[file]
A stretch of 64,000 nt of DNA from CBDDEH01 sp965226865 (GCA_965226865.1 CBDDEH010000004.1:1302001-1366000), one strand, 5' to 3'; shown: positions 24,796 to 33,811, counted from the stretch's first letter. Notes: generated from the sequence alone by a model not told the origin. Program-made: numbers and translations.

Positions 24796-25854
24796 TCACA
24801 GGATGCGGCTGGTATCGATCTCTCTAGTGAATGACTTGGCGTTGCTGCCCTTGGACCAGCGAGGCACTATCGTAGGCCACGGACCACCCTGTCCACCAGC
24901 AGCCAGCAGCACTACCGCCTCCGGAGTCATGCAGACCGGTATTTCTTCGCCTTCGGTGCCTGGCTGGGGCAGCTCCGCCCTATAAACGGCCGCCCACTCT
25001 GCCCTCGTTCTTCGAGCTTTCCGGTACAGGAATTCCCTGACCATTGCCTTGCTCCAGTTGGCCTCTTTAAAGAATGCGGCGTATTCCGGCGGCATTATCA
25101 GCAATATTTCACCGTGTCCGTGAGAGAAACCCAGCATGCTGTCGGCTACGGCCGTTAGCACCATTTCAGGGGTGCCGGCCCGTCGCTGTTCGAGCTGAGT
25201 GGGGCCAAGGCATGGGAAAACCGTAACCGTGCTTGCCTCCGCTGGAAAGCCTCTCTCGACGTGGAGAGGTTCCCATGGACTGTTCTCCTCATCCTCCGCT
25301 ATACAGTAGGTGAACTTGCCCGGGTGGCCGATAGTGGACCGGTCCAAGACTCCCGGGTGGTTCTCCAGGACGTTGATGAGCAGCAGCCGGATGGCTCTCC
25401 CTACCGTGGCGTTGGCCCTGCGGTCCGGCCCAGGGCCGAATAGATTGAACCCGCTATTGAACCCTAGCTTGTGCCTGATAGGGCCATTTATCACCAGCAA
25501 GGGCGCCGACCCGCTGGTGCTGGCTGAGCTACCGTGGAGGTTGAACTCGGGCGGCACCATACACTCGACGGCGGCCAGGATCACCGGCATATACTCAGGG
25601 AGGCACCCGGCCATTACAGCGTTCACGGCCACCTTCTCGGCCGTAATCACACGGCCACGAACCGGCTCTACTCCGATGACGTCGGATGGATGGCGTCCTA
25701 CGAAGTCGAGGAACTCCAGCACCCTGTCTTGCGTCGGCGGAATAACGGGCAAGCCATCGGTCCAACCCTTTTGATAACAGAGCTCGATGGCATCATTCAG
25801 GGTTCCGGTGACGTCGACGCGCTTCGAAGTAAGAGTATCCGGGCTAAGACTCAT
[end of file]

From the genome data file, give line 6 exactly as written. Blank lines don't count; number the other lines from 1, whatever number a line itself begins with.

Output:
25001 GCCCTCGTTCTTCGAGCTTTCCGGTACAGGAATTCCCTGACCATTGCCTTGCTCCAGTTGGCCTCTTTAAAGAATGCGGCGTATTCCGGCGGCATTATCA